Date & Time
Friday, Mar 29, 2019 12:00 PM - 1:00 PM
Chemistry & Biochemistry
Wolff Auditorium, Jepson Center
Event Type & Tags
About This Event
The philosopher Jose Ortega y Gassett (1883-1955) observed that “Scientific truth is characterized by its precision and the certainty of its predictions. But science achieves these admirable qualities at the cost of remaining on the level of secondary concerns, leaving ultimate and decisive questions untouched.” In other words, a scientific view of reality offers reliable and exact answers to many important questions, but is incomplete. Science simply cannot answer ultimate questions about value and meaning and purpose such as Leibniz’s query, “Why is there something rather than nothing?” Instead such ultimate and decisive questions belong to the domain of faith and the methodologies of religious study.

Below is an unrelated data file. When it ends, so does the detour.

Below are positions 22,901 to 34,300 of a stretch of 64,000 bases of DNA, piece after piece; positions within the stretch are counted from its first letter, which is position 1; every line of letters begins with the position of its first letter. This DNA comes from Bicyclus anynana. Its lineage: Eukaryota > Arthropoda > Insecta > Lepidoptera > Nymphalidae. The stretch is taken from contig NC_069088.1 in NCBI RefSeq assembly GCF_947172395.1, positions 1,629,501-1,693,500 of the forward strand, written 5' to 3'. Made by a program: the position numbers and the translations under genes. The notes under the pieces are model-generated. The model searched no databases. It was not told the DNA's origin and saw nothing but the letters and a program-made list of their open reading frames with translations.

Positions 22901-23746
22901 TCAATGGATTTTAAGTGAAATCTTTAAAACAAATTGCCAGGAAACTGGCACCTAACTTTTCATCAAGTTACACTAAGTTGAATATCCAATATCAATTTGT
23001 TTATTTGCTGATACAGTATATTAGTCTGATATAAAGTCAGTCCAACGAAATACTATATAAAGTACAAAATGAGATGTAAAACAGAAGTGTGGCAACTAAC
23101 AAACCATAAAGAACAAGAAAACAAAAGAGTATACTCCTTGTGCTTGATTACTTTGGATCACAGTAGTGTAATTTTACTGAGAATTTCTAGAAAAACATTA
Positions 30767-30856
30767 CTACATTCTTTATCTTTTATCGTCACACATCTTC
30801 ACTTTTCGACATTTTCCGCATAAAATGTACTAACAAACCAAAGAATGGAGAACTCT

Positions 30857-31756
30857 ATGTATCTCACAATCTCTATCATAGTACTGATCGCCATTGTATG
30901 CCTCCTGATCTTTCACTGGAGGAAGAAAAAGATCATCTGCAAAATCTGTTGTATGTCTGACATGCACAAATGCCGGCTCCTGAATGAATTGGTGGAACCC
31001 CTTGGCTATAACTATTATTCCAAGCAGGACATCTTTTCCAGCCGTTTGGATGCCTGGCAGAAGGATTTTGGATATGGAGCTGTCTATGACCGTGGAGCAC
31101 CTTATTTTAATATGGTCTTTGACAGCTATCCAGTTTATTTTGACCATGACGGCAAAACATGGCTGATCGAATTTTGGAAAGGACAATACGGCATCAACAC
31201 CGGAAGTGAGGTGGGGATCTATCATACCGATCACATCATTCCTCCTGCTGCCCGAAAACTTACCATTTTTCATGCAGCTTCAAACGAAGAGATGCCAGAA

This presentation by Seattle University's Fr. Eric Watson, S.J. will investigate and evaluate four key models for envisioning the ways in which science and faith interact historically and today, and from this survey, will propose that a model of ‘complementarity’ offers the most helpful and accurate description of their relationship for believers and non-believers alike. In conclusion, Fr. Watson will offer some personal reflections on important ways in which science and religion relate within his life as a Jesuit priest and chemistry professor.